Card Review: Strixhaven

Strixhaven: School of Mages is the newest set to Legacy and it is all based around casting spells! There are a lot of cards with potential.

White Removal Spells

[[Rip Apart|]]
[[Vanishing Verse|]]

With Strixhaven being a multicolor set, many of the removal spells were able to destroy additional types of permanents than they would normally be able to. Unfortunately for The EPIC Storm, many of them ended up being partially white. Given how stretched the current mana base is, supporting all five colors is not do able in modern builds of TES. Going back to a rainbow mana base does not support how many turns the game currently goes. If in some future TES was to play white instead of green, then these cards may be options on the table.

Rip Apart

This card has almost every line of text one could want on a removal spell. [[Burning Wish]] can find it out of the sideboard and it removes almost every permanent that locks TES out of the game. It even removes [[Karn, the Great Creator]] and [[Narset, Parter of Veils]] after they have ticked down. If TES started to play white again, this would be one of the first cards to test in the [[Abrupt Decay]] slots.


This is basically just an upgraded [[Disenchant]] that can hit planeswalkers. Removal needs to be incredibly flexible to make it into the limited sideboard slots. This card does not quite hit the mark, as it misses all of the hate bears.

Vanishing Verse

[[Ultimate Price]] is not a Legacy playable Magic card. This is a slight upgrade over that, but it can not remove any artifacts, [[Karn, the Great Creator]], or [[Leovold, Emissary of Trest]]. This card is not flexible enough for TES and it seems unlikely to find any home in Legacy.

Blue Cards

[[Muse Vortex|]]
[[Epic Experiment|]]
[[Solve the Equation|]]

There has been some excitement around the internet for these cards, but they do not do enough for how much mana they cost.

Muse Vortex

This card is very similar to Return to Ravnica‘s [[Epic Experiment]]. While this card could be cast on a down turn to effectively draw cards around a [[Narset, Parter of Veils]] effect, this is not the type of card that The EPIC Storm wants to be playing. It is slow and not drawing artifacts, most of which are the best cards in the deck.

Solve the Equation

One could draw many similarities between this card and [[Wishclaw Talisman]]. On the combo turn, they are both three mana. However, [[Solve the Equation]] is actually three mana and has a mana value of three. This greatly hurts the average mana value of the deck, making [[Ad Nauseam]], the plan A of the deck, significantly worse. In addition, there are other artifact synergies built into the deck with [[Mox Opal]].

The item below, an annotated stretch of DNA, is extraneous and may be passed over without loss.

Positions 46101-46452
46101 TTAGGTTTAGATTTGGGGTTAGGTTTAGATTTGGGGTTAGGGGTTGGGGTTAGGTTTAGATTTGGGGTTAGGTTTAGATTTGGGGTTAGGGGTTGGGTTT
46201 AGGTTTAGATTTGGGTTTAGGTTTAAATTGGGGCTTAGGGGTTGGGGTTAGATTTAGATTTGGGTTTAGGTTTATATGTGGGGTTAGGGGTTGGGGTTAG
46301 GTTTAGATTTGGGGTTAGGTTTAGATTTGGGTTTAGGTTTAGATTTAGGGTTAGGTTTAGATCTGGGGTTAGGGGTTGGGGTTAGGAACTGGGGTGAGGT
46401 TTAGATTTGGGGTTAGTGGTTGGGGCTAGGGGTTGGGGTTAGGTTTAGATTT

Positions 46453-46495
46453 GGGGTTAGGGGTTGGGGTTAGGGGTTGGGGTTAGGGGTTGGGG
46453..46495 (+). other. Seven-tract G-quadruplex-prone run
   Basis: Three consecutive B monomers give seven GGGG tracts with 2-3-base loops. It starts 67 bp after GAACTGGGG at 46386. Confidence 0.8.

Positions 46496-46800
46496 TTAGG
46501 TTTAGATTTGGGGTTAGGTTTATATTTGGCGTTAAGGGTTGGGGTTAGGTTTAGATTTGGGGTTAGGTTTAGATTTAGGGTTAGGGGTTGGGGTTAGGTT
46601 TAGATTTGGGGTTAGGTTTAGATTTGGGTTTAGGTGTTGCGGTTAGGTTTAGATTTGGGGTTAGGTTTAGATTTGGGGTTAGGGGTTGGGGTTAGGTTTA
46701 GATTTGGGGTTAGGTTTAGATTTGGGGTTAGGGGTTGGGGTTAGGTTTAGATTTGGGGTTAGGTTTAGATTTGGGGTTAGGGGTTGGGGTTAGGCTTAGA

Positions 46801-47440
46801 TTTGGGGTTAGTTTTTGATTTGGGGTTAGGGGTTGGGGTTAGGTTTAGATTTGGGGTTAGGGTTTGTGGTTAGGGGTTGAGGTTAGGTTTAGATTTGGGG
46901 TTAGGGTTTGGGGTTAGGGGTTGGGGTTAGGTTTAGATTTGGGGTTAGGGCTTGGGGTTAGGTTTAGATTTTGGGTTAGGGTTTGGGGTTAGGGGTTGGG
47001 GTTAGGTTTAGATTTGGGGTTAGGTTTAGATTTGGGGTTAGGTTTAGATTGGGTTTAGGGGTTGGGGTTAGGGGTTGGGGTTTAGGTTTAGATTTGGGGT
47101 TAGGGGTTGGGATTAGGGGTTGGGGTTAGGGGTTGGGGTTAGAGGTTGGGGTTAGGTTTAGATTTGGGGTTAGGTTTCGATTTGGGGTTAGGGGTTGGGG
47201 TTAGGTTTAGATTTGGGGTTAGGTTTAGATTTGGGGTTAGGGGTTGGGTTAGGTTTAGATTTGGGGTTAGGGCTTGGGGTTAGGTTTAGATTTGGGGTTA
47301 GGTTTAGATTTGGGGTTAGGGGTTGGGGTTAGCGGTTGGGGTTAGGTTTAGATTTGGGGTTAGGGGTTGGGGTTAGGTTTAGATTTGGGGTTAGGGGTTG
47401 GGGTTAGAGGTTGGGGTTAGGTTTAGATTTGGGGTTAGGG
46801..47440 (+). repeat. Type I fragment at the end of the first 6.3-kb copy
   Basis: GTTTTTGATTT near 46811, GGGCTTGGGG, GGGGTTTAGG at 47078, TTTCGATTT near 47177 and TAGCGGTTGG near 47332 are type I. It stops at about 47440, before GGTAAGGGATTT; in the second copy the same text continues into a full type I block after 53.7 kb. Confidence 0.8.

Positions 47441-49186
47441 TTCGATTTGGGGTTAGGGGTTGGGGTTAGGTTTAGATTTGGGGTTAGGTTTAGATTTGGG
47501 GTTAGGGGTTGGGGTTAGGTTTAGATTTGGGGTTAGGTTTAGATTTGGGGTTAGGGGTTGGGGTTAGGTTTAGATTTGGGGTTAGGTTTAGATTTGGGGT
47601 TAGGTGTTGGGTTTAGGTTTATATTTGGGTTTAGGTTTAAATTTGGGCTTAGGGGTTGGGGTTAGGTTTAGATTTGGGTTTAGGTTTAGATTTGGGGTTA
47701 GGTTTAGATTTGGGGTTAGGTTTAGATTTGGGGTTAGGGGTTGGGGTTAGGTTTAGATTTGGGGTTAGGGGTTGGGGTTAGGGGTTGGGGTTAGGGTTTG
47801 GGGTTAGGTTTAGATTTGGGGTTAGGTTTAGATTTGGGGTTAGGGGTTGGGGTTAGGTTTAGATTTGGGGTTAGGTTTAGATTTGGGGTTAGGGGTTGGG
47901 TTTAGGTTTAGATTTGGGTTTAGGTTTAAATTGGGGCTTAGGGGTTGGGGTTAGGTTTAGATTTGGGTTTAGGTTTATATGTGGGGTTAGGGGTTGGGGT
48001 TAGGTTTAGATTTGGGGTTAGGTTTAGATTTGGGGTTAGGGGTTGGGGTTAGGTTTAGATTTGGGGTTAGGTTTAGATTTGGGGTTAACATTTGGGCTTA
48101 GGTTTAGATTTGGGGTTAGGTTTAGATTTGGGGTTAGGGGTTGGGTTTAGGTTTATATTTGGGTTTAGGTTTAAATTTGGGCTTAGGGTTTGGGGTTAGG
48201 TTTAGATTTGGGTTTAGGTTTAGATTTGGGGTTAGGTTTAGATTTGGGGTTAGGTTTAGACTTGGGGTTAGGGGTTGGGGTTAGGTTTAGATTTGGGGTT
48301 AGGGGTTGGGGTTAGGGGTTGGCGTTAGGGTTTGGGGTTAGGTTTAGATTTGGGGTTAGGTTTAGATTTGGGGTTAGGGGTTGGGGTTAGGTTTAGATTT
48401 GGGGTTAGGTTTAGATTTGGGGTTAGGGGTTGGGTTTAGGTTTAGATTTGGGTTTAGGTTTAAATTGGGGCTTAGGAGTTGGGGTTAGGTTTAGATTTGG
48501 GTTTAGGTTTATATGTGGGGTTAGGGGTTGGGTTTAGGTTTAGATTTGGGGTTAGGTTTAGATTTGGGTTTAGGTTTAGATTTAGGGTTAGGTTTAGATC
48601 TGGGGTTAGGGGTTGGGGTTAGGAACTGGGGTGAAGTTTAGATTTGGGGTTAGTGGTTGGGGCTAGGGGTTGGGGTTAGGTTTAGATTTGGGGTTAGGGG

Witherbloom Command

[[Witherbloom Command|]]

This is the best card from Strixhaven for The EPIC Storm, and will be a card to test for the next couple of weeks. The main strength of this card is as a [[Burning Wish]] target, but eventually there may be more copies added to the sideboard. The strength of this card is its flexibility. The most attractive part of [[Witherbloom Command]] is that it can remove both [[Deafening Silence]] and [[Thalia, Guardian of Thraben]] Each mode on the card can be relevant in common game states.

  1. Target player mills three cards, then you return a land card from your graveyard to your hand: This is a mode that can effectively make [[Witherbloom Command]] cost one mana. Lands being in the graveyard are relatively common, thanks to fetch lands and [[Wasteland]]. In some corner cases, this can even return a mountain for [[Pulverize]] in a game where there are many lock pieces in play. One thing to note is that [[Witherbloom Command]] mills target player, so against [[Doomsday]] it can mess up their piles.
  2. Destroy target noncreature, nonland permanent with mana value 2 or less: This is the best mode on the card. It removes [[Chalice of the Void]], [[Sphere of Resistance]] effects and [[Deafening Silence]]. It is close to an [[Abrupt Decay]] that does not hit creatures. Notable misses on this mode are [[Trinisphere]] and some of the planeswalkers from control decks.
  3. Target creature gets -3/-1 until end of turn: This mode reads remove target [[Thalia, Guardian of Thraben]]. The playability of this card hinges on how much it hurts to miss on all of the 2/2 hate permanents in Legacy. [[Collector Ouphe]], [[Ethersworn Canonist]], [[Sanctum Prelate]], and others are cards that are must removes in order to win the game.
  4. Target opponent loses two life and you gain two life: While this is the worst mode on the card, it does have a couple of important impacts. When mana is not the bottleneck on an [[Ad Nauseam]] combo turn, gaining an extra two life can be better than an extra mana. Also, in a natural storm line, it can count for double storm for just one mana.

Being able to remove two permanents at the same time is powerful. Often, Death & Taxes and Maverick rely on being able to snowball hate permanents to lock the game up. By being able to spend one turn to answer multiple of their turns, [[Witherbloom Command]] gets a lot of temp back. Even removing two permanents and then passing back may be good enough. In terms of testing this card, starting it as a one of in the sideboard is probably the correct place to start.

This card is a sorcery. Sorcery speed removal spells have not been played because it allows the opponent a turn to rebuild before getting to go off. If there is an effect that taxes mana, spending three mana and then many more to go off is not always realistic, especially when being hindered by [[Wasteland]] and [[Rishadan Port]]. Using [[Burning Wish]] to find [[Witherbloom Command]] is slow. It costs six mana and likely two turns. That is another point of evaluation: to see if [[Witherbloom Command]] is fast enough to win the game.